The Eocene in Antarctica

I’ve just become aware of what I think is a very interesting paper, albeit one from outside of my field: Persistent near-tropical warmth on the Antarctic continent during the early Eocene epoch (Pross et al 2012).

The executive summary, as it were, is that Eocene-era Antarctica (55-48 million years ago) may have been a lot warmer than is generally reckoned. It’s been known for quite a while that the southern-polar continent hasn’t always been glaciated, and certainly has been forested in the distant past. However, the impression I’d got (from what I’ve read, here and there) was that the general opinion was that non-glaciated Antarctica was still a fairly cold place. Intuitively, given its extreme latitude, that would seem to make sense.

This study is arguing that simple intuition is wrong in this case.

In fact they’ve found preserved pollens from types of plants that only grow in comparatively-mild temperatures, of at least 8°C. Also, it appears that these milder temperatures must have endured *all year round*, as apparently the types of vegetation in question are badly-damaged by even brief frosts, and so if such frosts were a regular event, the plants in question would quickly vanish from the geological record.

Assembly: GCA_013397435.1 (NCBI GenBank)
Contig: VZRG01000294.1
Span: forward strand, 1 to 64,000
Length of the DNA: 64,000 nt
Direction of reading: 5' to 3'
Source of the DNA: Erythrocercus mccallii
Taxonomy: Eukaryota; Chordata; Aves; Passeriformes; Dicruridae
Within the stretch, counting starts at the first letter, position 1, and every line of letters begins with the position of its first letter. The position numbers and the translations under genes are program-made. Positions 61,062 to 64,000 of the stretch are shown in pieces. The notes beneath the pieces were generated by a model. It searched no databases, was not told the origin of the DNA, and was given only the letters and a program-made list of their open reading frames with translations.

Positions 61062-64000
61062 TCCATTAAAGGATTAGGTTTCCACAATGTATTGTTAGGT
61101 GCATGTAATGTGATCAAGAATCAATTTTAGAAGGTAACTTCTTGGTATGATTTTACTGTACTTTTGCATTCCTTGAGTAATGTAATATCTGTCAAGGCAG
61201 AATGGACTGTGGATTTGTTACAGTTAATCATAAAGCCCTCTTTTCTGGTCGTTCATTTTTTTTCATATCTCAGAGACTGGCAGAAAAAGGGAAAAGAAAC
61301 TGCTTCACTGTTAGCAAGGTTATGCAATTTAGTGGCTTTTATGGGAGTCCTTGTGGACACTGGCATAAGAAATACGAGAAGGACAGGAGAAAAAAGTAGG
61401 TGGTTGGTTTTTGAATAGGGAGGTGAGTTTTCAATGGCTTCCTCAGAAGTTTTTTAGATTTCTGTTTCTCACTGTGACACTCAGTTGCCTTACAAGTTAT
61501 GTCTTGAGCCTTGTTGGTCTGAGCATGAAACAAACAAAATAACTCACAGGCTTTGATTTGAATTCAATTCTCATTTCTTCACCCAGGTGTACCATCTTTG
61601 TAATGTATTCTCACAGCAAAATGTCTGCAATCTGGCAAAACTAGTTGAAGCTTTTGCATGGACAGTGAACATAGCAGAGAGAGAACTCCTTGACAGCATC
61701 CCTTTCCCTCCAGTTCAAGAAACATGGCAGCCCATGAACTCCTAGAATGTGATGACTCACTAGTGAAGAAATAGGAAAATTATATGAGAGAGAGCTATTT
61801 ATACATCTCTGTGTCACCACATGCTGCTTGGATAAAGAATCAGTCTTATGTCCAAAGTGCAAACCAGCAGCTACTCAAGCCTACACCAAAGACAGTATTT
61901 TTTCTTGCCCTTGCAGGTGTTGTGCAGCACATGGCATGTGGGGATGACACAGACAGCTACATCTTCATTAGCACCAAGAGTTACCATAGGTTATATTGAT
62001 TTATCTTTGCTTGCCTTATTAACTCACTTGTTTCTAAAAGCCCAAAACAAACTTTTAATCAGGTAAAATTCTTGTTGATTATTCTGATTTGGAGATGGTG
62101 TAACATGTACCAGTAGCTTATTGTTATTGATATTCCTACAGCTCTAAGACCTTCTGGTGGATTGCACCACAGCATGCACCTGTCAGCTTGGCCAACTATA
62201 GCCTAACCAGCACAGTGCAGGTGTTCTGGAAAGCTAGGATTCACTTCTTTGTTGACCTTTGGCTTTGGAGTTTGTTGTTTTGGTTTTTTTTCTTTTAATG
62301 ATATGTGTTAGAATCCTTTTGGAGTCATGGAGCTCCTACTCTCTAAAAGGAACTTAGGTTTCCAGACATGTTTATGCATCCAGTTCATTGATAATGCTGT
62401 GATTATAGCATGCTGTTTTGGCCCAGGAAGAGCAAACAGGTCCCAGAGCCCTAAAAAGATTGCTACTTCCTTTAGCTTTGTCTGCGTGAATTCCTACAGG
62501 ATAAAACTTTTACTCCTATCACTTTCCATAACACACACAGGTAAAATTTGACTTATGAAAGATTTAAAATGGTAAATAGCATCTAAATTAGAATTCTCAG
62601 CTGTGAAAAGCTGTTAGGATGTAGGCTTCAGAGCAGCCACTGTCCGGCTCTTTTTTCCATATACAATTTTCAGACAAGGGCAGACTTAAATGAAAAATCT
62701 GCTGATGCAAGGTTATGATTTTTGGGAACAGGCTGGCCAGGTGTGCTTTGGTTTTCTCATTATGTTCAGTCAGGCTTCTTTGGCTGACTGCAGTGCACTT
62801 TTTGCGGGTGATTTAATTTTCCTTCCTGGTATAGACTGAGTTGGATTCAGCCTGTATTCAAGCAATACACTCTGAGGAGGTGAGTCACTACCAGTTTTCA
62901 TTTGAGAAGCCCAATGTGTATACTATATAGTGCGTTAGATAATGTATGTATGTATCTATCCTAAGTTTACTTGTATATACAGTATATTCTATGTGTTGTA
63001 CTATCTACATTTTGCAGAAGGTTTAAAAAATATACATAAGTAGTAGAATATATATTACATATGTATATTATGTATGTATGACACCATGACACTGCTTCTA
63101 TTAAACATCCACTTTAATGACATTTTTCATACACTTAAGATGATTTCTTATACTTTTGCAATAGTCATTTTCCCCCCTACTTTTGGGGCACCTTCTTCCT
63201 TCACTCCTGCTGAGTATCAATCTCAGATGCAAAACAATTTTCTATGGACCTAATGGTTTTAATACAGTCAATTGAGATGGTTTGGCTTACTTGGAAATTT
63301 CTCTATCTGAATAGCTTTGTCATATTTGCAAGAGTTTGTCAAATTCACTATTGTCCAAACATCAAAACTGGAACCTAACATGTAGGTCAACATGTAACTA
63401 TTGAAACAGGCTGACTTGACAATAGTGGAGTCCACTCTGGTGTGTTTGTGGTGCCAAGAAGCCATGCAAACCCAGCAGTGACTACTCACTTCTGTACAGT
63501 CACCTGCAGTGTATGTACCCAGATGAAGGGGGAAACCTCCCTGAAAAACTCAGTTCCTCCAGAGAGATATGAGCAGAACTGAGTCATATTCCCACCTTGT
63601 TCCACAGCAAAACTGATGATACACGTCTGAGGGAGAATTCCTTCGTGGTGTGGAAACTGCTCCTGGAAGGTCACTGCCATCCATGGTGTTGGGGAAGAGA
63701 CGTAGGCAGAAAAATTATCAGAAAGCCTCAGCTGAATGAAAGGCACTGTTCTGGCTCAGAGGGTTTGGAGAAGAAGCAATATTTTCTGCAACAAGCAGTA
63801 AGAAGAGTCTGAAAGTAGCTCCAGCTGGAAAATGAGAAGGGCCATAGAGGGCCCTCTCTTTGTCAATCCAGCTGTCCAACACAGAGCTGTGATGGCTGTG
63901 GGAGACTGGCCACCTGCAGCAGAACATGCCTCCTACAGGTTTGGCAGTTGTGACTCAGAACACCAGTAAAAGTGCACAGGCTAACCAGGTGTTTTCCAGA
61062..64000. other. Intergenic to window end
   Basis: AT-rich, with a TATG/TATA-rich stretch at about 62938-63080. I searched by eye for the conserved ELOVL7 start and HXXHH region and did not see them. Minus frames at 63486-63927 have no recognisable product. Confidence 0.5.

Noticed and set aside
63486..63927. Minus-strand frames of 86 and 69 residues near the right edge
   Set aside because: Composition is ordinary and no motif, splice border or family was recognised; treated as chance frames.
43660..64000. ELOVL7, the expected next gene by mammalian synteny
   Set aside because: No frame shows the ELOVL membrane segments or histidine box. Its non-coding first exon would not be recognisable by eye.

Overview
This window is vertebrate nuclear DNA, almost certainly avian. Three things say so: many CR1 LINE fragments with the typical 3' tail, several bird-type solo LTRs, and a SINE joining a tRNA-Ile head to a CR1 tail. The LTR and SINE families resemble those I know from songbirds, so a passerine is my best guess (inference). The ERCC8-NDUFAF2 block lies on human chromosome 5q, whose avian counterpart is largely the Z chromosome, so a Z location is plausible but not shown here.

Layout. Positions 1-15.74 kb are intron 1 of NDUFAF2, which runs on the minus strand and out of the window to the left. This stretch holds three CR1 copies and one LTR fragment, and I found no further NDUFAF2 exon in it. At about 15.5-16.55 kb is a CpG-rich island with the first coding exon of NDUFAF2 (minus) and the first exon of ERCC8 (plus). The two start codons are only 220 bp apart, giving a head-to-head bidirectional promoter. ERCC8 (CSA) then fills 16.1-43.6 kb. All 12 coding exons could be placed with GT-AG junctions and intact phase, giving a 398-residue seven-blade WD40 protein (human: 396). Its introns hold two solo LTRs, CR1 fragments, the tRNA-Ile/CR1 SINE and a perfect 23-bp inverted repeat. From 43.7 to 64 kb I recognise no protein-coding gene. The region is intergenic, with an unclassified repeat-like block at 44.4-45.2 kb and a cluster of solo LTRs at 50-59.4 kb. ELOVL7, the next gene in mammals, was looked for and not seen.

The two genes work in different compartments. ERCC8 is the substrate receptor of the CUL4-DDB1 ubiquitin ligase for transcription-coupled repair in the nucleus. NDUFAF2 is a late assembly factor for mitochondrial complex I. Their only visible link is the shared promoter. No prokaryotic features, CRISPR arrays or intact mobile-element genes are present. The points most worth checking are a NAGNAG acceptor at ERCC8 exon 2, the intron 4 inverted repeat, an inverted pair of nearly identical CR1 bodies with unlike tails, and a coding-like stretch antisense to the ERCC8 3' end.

It’s also interesting in respect of possible models for the long-term effects of current-day climate change. The ultimate cause of these warmer Eocene temperatures was enhanced levels of carbon dioxide in the atmosphere, and it seems to have resulted in more-or-less tropical temperatures across most of the planet. This state of affairs also seems to have persisted for millions of years, which sounds like it’s suggesting that the planetary hothouse wasn’t a horribly-unstable condition. Since this was associated with atmospheric CO2 levels of more than twice what they are now, then it might possibly serve as a limiting case on what we can expect from modern-day, human-induced climate change.

This is actually rather good news, at least to those of us who occasionally lose sleep over the possibility of the Venus scenario. (Personal nightmare scenario: this is the real reason for the Fermi Paradox. Terrestrial climates are too pencil-on-end-type unstable, and usually either go iceball or runaway greenhouse long before anything intelligent has had time to evolve. The only reason the Earth hasn’t Venused out already is sheer blind luck…) A ‘tropical’ planet would certainly be uncomfortable and would have many downsides (tropical diseases everywhere?), but human adaptation to such conditions is imaginable; we are technically a tropical animal, I suppose.

So as an antidote to my usual state of mild climate-paranoia, this has certainly been welcome!


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